Mississippi Blues Trail honors Otis Spann and Little Johnnie Jones

Otis Spann and Little Johnnie Jones were recently honored for their musical contributions with a marker on the Mississippi Blues Trail.

Special To The Mississippi Link

JACKSON – Otis Spann and Little Johnnie Jones were the latest musicians honored with a marker on Mississippi Blues Trail. The marker unveiling was at 547 South Roach Street in Jackson.


Otis Spann and Little Johnnie Jones were recently honored for their musical contributions with a marker on the Mississippi Blues Trail.

Otis Spann and Little Johnnie Jones, two of the acknowledged masters of Chicago blues piano, were cousins who lived in Jackson in the 1930s and ’40s. On the vibrant post-World War II Chicago scene they both played with blues king Muddy Waters and other luminaries and were hailed for their stellar work both as accompanists and as featured recording artists. Spann and his family lived on this block of Roach Street.

Otis Spann and Little Johnnie Jones grew up playing in church in Jackson before they focused their highly touted talents on the blues. Piano legend Little Brother Montgomery, who was based in Jackson in the 1930s and ’40s, claimed Spann and Jones as protégés, and both were also influenced later by Big Maceo in Chicago.

Spann, a longtime member of the Muddy Waters band famed for his rippling piano style and stirring vocals, recorded prolifically in his final years and was the first pianist inducted into the Blues Hall of Fame in 1980. Spann had a fondness for tall tales that resulted in a confusing biography and uncorroborated stories of certain exploits. Some records cite a birth date of March 21, 1930, in Jackson, although other documents and many musicians suggested he was older. Spann told author Paul Oliver that he came from Belzoni, where he learned from pianist Friday Ford.

His mother, Josephine Ervin Spann, played blues guitar, and his father, Frank Houston Spann, was a carpenter and pianist. (Montgomery asserted that Spann was the son of Friday Ford, however.) The Spanns lived in Jackson and Pelahatchie, and Otis was in Plain when he was first married in 1945. Spann’s claim to fame in Jackson was winning a talent contest at the Alamo Theater.

In Chicago Spann played on records by Muddy, Howlin’ Wolf, Sonny Boy Williamson, Bo Diddley, Chuck Berry, and others. His own records in the U.S. and England featured accompaniments from Muddy, B. B. King, Eric Clapton, and Fleetwood Mac, among others. His last wife, Lucille (1938-1994), a Bolton native, also sang and recorded with him.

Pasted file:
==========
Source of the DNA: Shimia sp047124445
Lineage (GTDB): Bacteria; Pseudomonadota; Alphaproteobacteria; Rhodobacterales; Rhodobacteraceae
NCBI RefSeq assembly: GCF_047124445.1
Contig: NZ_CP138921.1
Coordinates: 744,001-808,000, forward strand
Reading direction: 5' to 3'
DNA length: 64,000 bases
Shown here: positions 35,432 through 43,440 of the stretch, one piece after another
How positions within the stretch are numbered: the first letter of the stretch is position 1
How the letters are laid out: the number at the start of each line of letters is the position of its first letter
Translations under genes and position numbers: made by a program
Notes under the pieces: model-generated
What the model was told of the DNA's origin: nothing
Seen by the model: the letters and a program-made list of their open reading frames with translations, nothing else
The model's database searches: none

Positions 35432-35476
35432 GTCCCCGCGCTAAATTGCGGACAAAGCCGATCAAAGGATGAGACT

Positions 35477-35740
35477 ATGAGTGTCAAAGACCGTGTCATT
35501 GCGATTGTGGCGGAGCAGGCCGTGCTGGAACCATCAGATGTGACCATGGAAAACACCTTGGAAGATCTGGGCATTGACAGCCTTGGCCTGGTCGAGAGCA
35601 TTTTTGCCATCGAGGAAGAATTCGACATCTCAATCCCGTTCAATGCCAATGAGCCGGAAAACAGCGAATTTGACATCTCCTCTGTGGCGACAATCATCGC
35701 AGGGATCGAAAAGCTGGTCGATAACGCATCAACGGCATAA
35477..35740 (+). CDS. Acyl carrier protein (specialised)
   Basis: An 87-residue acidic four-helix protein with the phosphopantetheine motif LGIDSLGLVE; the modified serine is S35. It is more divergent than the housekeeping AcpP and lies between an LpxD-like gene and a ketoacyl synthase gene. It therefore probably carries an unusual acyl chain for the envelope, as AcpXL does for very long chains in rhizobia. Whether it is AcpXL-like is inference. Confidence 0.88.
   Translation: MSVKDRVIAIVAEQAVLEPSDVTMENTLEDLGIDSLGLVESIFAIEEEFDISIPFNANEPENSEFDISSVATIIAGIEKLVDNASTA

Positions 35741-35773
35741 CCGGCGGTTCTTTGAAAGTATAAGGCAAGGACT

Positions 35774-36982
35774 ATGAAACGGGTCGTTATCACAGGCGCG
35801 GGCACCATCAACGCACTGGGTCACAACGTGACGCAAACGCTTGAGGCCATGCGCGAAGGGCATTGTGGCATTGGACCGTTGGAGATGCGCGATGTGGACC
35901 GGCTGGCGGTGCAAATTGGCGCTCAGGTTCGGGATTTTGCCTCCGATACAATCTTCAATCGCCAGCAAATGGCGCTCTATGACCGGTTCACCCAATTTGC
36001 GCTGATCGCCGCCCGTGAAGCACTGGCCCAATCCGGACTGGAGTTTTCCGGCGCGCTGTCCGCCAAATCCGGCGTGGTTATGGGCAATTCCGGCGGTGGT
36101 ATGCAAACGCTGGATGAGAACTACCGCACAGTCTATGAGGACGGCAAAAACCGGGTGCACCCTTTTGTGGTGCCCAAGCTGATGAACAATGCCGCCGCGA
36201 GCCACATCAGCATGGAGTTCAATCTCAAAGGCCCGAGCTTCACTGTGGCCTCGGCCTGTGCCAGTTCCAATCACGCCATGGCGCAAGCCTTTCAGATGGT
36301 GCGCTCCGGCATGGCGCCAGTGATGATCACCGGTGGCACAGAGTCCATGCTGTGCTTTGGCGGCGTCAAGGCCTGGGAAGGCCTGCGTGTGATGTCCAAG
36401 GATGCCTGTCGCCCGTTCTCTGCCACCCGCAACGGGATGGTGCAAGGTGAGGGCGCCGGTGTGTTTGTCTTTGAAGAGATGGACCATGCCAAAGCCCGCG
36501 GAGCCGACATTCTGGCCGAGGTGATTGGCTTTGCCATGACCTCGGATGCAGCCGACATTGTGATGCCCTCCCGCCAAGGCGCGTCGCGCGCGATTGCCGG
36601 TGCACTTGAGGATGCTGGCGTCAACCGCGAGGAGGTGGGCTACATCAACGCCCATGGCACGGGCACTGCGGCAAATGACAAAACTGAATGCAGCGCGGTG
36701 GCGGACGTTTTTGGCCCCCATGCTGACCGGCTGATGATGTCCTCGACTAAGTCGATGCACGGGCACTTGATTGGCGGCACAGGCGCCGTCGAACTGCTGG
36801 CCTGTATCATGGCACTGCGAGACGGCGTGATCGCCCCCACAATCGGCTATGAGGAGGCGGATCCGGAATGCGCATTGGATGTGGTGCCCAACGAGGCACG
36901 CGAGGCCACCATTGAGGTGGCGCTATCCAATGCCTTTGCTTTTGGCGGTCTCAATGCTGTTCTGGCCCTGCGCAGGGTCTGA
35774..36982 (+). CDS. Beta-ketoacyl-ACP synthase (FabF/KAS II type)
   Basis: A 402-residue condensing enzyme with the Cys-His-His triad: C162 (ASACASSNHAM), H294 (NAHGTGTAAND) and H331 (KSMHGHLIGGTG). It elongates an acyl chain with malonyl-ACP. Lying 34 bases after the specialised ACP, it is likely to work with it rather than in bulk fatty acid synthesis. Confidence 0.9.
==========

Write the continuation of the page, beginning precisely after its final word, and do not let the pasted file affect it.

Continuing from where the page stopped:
Spann died in Chicago on April 24, 1970.

Little Johnnie (also spelled Johnie and Johnny) Jones was, like Spann, a well-liked, in-demand pianist in the Chicago clubs and studios. “I wind up teaching him,” Spann once said, “but he beat me at my own game.” Jones was born Johnie McPherson in Inverness on Oct. or Nov. 1, 1924. By the late 1930s he was living in Jackson with his mother, Mary, a church pianist, and his stepfather, George Jones, a truck driver and amateur guitarist. In Chicago, Jones played for several years with Tampa Red and recorded with Muddy Waters, Howlin’ Wolf, Magic Sam, and others, but was best known for his tenure with Elmore James. Jones, recalled as a fun-loving entertainer with a flair for the risque as well as deep blues, died in Chicago on Nov. 19, 1964. His widow Letha’s West Side home remained a gathering spot for musicians and their wives for decades afterwards.

Chicago was a destination point for many other blues and R&B performers who left Jackson, including Cicero Blake, brothers Hip and Jug Linkchain, Melvin Taylor, William “Dead Eye” Norris (aka Sonny Mack), Andrew Brown, the Black Lone Ranger (James Ramsey), and Buddy Scott.

Others who migrated north and west included Emmit Slay (to Detroit), Mississippi Johnny Waters (Sandifer), King Solomon, and Zac Harmon (to California), Millage Gilbert (to Kansas City), and Mel Brown (to Canada after several other stops).

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